Foreign borrowers’ financial information will be recorded in China’s national credit system, and the central bank is studying the feasibility of a cross-border information sharing mechanism to improve services for foreigners and prevent credit risks.
Foreigners wishing to borrow money from financial institutions on the Chinese mainland should register their nationality on personal credit reports, a new requirement of the People’s Bank of China, the central bank, in order to better monitor domestic credit market information, said Wang Xiaolei, deputy head of the PBOC Credit Reference Center on April 22.
The move also targets improved information recording of foreigners’ credit activities in China and aims to help them receive better financing services, according to officials.
The central bank will notify foreigners before collecting the additional information, she said. Chinese financial institutions need to know about foreign borrowers’ previous credit records, including such activities in other countries, and to rate their credit history before issuing loans.
That is a part of the national credit system’s upgrading work, which has already started and is still in the process. “The launch time of the new version has not yet been decided,” said Wang.
Analysts said the issue is related to cross-border information transferring and sharing. Authorities in different countries are always wary of protecting their citizens’ information security.
“The central bank and its Credit Information System Bureau are actively studying the mechanism,” Wang added.
Li Bin, deputy head of the bureau, said on April 22 that the central bank is in touch with financial officials in the Guangdong-Hong Kong-Macao Greater Bay Area to accelerate cooperation on credit information management with Hong Kong and Macao regulators.
An extension of the Bay Area credit regulatory framework is being considered that would cover corporate and individual credit information. “On the following steps, we will ask for financial institution opinions and the building of connections among credit information service institutions in the area,” Li told China Daily.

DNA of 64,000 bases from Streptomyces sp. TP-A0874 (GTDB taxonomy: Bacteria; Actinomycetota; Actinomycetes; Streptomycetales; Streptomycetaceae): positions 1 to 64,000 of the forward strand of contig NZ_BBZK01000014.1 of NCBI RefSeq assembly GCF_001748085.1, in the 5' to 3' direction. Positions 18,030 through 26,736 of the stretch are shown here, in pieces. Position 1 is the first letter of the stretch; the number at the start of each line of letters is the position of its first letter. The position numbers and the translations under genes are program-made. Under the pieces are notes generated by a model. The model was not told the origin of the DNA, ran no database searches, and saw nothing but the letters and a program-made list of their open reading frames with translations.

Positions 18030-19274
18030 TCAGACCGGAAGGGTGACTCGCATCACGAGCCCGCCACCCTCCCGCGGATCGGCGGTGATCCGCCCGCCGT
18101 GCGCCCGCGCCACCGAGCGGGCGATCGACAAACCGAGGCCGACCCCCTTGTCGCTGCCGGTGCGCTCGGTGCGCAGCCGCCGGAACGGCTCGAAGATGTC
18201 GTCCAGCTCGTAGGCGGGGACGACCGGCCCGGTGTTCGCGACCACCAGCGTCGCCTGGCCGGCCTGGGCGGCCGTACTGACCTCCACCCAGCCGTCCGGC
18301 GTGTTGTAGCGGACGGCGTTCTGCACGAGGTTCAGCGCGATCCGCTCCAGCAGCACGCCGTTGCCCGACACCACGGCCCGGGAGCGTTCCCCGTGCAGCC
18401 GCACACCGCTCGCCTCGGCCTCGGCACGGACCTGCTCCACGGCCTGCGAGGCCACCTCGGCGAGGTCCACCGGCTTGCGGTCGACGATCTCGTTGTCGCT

The PBOC released a statement on its website on April 22 indicating that more credit information will be included into the system in order to accurately assess credit risks and minimize defaults. The information will cover payment history of utility bills, loans jointly borrowed by more than one person, and guarantee arrangements between individuals and corporations.
The PBOC’s updated credit information system will help improve accuracy of information used by banks in their credit decision-making processes, Nicholas Zhu, a vice-president and senior banking analyst at Moody’s, told China Daily.
Efforts to expand data collection to utility bill payment histories will also help improve the comprehensiveness of data.
The national credit information database was launched in 2006, and is managed by the PBOC. It now covers information of 259.18 million enterprises and 990 million individuals, according to the central bank.
To establish a credit system covering all of society, the central bank has issued a license to Baihang Credit, China’s only licensed market-based personal credit agency.
Baihang will focus on rating consumer credit information recorded by non-bank finance providers, such as online peer-to-peer lending platforms.
Credit information from more financial institutions will be included into the Baihang database in the future, and the credit service market potential is still very huge, said Li from the central bank.
Baihang uses big-data digital technology to process activities such as mobile phone usage, travel, locational data and purchasing history. The complementary value of the non-bank behavioral data will allow lenders to make more informed loan decisions for consumers that lack a credit history, such as the 171.9 million migrant workers in China, according to research from Moody’s.